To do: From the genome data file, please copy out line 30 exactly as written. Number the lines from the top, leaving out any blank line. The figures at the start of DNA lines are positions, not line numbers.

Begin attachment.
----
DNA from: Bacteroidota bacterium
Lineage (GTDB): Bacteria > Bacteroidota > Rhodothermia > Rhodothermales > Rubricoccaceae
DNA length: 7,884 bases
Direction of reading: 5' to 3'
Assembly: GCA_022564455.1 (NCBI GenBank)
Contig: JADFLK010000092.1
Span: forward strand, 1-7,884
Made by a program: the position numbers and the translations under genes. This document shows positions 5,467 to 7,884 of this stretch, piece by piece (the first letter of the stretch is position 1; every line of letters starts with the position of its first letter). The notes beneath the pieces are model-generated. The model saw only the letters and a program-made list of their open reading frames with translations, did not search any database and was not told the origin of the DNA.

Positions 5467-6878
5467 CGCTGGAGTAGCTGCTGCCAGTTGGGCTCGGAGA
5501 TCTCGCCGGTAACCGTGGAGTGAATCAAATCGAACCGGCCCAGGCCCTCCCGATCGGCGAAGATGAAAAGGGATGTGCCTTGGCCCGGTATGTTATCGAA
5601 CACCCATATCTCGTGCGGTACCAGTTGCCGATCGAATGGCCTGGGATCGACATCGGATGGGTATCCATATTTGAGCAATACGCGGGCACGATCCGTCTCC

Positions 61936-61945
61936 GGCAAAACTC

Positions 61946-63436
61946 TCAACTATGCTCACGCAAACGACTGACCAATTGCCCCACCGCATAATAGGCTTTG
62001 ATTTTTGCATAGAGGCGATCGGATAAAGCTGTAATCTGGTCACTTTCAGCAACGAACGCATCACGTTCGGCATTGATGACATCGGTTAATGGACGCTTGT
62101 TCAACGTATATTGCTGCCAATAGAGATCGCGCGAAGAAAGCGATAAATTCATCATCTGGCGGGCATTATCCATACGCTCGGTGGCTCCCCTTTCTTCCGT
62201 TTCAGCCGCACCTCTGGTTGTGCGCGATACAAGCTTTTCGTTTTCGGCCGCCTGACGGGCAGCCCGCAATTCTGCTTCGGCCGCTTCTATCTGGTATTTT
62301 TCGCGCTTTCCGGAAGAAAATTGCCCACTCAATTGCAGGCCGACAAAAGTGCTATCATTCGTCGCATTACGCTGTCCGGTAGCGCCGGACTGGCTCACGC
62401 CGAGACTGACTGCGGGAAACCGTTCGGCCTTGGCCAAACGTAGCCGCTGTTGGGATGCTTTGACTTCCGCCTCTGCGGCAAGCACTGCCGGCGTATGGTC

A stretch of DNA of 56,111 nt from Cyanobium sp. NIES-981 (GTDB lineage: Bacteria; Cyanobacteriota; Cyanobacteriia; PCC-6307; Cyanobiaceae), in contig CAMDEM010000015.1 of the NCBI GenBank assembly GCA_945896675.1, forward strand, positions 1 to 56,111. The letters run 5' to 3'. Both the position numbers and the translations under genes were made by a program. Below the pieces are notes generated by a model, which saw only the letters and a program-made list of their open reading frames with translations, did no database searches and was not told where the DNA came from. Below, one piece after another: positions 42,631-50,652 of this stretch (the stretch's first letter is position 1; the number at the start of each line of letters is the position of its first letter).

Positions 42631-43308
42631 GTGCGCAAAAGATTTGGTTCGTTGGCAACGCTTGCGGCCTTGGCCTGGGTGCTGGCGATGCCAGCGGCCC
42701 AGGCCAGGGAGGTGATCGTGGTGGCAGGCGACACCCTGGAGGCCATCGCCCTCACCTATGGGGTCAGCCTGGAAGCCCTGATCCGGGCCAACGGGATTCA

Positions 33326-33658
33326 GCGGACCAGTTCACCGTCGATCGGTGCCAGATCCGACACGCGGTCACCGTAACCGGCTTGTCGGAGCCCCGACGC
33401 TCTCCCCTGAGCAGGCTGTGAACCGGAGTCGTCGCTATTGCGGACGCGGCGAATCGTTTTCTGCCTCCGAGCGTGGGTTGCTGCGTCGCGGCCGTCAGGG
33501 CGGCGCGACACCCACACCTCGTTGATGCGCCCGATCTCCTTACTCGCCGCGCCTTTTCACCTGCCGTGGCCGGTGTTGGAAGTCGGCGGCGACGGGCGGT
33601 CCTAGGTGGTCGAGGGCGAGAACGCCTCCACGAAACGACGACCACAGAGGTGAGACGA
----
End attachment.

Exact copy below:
33601 CCTAGGTGGTCGAGGGCGAGAACGCCTCCACGAAACGACGACCACAGAGGTGAGACGA